Real Madrid take on Atletico Madrid in this year’s Champions league final in Milan on the 28th of May in what is a repeat of the 2014 finals. While Real’s protagonists remain unchanged, their cross town rivals have injected young blood infused with Simeone’s stubbornness and return stronger and fresher to ease the heartbreak of that gruelling night in Lisbon two years ago.
Atletico have conceded just 18 goals this season, the best goals against per game ratio in Europe’s top 5 leagues. It is no surprise that their strength lies in compactness and quick transitions. What would be intriguing to see is how Real Madrid will look to breakdown this resilient back-line, having just scored 3 goals in their past 7 meetings. Will Zidane look towards the individual brilliance of Ronaldo and Bale or will he look to tactically outclass Simeone’s RojiBlancos. Let us take a look at the key areas where the game could be won and lost.
Full-Backs key for Real Madrid
Real Madrid have clearly struggled against Atletico Madrid since Simeone took over. This is because the Los Merengues themselves are a counter attacking side and are less comfortable having huge spells of possession. The strategy is quite simple – give the ball to Ronaldo, Bale or Benzema and back them to beat their markers and get through on goal. To be fair, the strategy works quite well against teams that lack organisation and are not well drilled to maintain the defensive block. But against Atletico Madrid, who are arguably the best in maintaining that defensive block in the centre, Real have to do two things which they normally don’t:
1) Instead of their wide forwards (Ronaldo or Bale), the full backs have to be the creators, either centering or cutting balls back for their forwards to finish. Although the Real full backs join in the attacking play almost all the time, it is mostly while counter attacking when the opposing team have less numbers.
2) Maintain a good shape off the ball, especially in the centre of midfield, so as to keep the Atletico midfielders occupied in the centre rather than giving them the freedom to help out their full backs.
Carvajal trying to quickly release the ball during an Atletico Press
In Zidane’s first match against Simeone back in February, Marcelo was not available and was replaced by Danilo in the starting line up. Atletico did a few things to ensure that Madrid always play through their not so ball playing full backs. As seen over the past year or so, Atletico play a combination of a 4-4-2 or a 4-1-4-1 and press when the opponent is just building up play and are not settled in possession, after which they drop back and get all eleven men behind the ball. When they press, they do so in such a way that they close down the centre and one side of the pitch, thereby restricting their opponents to only play on the side where Atletico want them to play. Against Real that day, the ball mostly ended up with Carvajal or Danilo on one side of the pitch. Not having the ability to manoeuvre the ball, they used to try to quickly release the ball to the Real frontmen. This worked perfectly for Atletico as Godin and Jimenez could intercept these balls with ease.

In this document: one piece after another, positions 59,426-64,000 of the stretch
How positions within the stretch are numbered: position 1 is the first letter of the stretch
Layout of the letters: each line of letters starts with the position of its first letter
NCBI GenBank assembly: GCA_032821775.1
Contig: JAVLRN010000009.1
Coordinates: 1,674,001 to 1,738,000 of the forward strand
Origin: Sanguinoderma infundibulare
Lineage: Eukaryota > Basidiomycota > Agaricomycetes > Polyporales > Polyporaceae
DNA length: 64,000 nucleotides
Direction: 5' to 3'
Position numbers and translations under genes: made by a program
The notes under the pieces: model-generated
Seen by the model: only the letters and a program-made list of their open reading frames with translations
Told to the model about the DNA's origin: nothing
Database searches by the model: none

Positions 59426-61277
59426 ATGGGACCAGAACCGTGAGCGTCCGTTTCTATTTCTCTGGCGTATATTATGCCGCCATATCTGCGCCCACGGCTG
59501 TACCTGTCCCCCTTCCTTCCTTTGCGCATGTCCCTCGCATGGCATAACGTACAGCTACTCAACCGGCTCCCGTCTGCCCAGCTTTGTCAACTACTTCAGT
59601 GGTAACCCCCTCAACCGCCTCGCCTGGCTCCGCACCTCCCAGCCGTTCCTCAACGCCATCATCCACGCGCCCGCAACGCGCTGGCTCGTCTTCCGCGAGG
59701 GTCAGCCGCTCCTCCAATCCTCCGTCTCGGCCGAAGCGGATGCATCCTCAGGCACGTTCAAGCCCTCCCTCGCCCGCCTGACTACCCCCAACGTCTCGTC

Centro del campo (The center of the pitch)
Real offering no central penetration
Another mistake which Madrid did on the night was Modric and Kroos left their position in the centre to support the full backs, leaving a big gap between Madrid’s forwards and midfielders.The centre of the pitch is likely to be crucial to decide which way the match will swing. Though the Los Blancos are not expected to have success with the ball playing down the centre, it is without it that they can make the difference. Bayern Munich, notably in the second leg against Atletico, engineered this to perfection. With Lewandowski keeping the two centre backs busy, Muller, Costa and Ribery compressed the pitch so as to keep the Atletico central midfielders occupied, allowing Lahm and Alaba to stretch the pitch. This created considerable gaps in Atletico’s central defensive block which Bayern were exploiting playing fast scintillating football. Barcelona are another team that caused Simeone problems solely because they have the ability to occupy the centre as well as have marauding full backs to stretch the field. Jordi Alba and Dani Alves provided the two assists in their last league meeting.
Madrid’s left flank is considered one of the weak spots defensively, because of Ronaldo’s positioning more as a left forward rather than a left winger, and the attacking nature of Marcelo. Coincidentally, Atletico’s right hand side is where they are the most potent going forward due to the presence of the magnificent Antoine Griezmann, as Bayern Munich found out first hand in the semi finals. A quick one-two between Torres and Griezmann led the latter through on goal. Sergio Ramos, who plays left centre back, has been caught out on more than one occasion this season and Real Madrid have to be extremely wary of this swift Atletico transition. This is where the presence of a defensive minded midfielder comes into play. Zidane and Madrid have benefited since Casemiro has been brought into the side in place of James Rodriguez/Isco and looks certain to start in the final to offer protection to Ramos and Pepe.
Real Madrid have forwards with exceptional individual ability while Atletico have defenders who are immense in one-one situations and are well drilled as a team. Fine details are likely to decide this closely contested final with 1-0 the most likely score.